Speed to Market

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\"RRStraight talk from Ed Gribbin, President, Alvanon

Speed to market, for apparel retailers and brands, has been a topic of interest for only about four to five years, but today, it has become one of the top priorities, if not the top priority, for nearly every retail organization.

During the years leading up to 2008, retailers all followed pretty much the same game plan when it came to developing product. Seasonal product development calendars were typically 14 to 20 months or longer. The first two to three months were the creative phase, assembling design ideas and mapping out a line plan. The next two to three months were spent building tech packs, finding vendors, and producing prototypes. The following six to eight months were spent reviewing, rejecting, modifying, replacing, substituting, redesigning, and redeveloping. The average retailer would go through up to six or more iterations of any given style before it actually went into production. Why? Well, by the time the first or second prototypes arrived, the merchants were eight months smarter; they saw what was trending, what their competitors were doing, what was happening in pop culture, and as a result of all the new information, they wanted to tweak. What they decided would be a great line eight months earlier did not look so fresh or exciting anymore. By then, though, you only had a few months left to make and ship the product to get it on the retail floor in time for the seasonal launch date.

Retailers got away with this for two simple reasons: one, they owned the customer; and two, no one broke ranks and gave the consumer something different or better to consider. They all followed the same calendars, all of which were increasingly misaligned with what consumers wanted and needed. The fall collections, with sweaters and coats would show up in stores in August and September, when it was too warm for consumers to care; and the Spring collections would show up in February and March when it was too cold for consumers to even look. This usually forced retailers to take markdowns on new product as soon as it went out on the sales floor. Not a healthy financial model, but they got away with it for a long time, because consumers had few or no alternatives to how they bought clothing.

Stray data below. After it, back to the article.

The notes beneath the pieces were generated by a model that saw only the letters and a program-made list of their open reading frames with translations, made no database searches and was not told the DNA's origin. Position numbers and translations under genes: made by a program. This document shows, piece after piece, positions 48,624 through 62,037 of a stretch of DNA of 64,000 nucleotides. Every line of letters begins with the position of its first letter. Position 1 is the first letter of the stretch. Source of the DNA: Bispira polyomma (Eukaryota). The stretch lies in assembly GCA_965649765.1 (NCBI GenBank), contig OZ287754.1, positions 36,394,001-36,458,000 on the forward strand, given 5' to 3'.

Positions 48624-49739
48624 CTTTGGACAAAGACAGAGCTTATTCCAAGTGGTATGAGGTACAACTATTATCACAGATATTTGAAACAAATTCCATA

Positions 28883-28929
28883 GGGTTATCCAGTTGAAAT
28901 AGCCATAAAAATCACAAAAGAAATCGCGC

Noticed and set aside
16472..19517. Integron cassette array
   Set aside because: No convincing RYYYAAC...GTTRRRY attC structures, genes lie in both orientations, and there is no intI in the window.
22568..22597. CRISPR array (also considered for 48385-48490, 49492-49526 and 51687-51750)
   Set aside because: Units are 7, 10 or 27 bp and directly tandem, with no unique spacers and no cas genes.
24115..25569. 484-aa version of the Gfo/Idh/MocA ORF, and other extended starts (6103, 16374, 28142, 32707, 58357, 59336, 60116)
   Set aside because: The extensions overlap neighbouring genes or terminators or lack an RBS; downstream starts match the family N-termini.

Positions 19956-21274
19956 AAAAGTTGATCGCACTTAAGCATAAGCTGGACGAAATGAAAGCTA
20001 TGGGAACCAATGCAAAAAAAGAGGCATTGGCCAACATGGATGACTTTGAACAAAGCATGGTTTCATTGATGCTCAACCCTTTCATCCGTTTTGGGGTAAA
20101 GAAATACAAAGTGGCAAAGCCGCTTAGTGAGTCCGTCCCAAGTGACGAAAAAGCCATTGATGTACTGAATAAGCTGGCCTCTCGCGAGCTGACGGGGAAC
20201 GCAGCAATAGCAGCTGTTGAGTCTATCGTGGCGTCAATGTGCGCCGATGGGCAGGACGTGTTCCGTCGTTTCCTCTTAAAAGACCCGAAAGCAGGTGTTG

Consider that through most of the boom years for retail, smartphones and mobile apps did not exist; there was no such thing as omnichannel; and Internet sales represented less than three percent of total sales. Retailers, by and large, owned the customer. They dictated what they would sell, when they would sell it, and how much they would sell it for. The consumer had no choice but to comply. A key reason why mall traffic increased so dramatically through the ‘90s and ‘00s was that if you didn’t like what one store offered, you could go right down the line and hit them all. Today, you could roll a bowling ball down the aisles of two-thirds of the malls in the U.S. and not hit anyone.

Shoppers can find what they want, when they want it, and in many cases dictate just how much they’ll pay for it. The gravy train is over and retailers know it. They know they have to find new, innovative ways to engage shoppers, daily. Unfortunately (for them), much of that engagement has, and still is, taking the form of promotions: sales, markdowns, discounts, special offers, and closeouts. There’s no question that price promotion drives conversion, but at what cost? Since the beginning of the recovery there has been steady downward pressure on margins across the retail landscape even though there has actually been little to no increase in actual product costs for most categories. Net margins for publicly held retailers have declined from the mid-to-high teens in the early 2000s to less than six percent today, and the slide shows no sign of stopping. Customer engagement through price promotion may drive short-term conversion, but it is not a sustainable survival strategy, much less a long-term growth strategy.


Add to these pressures the fact that disposable income has remained basically flat since the last recession. In 2015, auto sales hit an all-time high, and a higher percentage of income is now going to home repairs, building supplies, electronics, and dining out. These retail competitors are taking income away from apparel and footwear, and they are not even on the radar as a threat at most retailers. And then there are the non-traditional apparel and footwear retailers (actually, I should say “e-tailer,” as in Amazon), taking additional market share in huge buckets.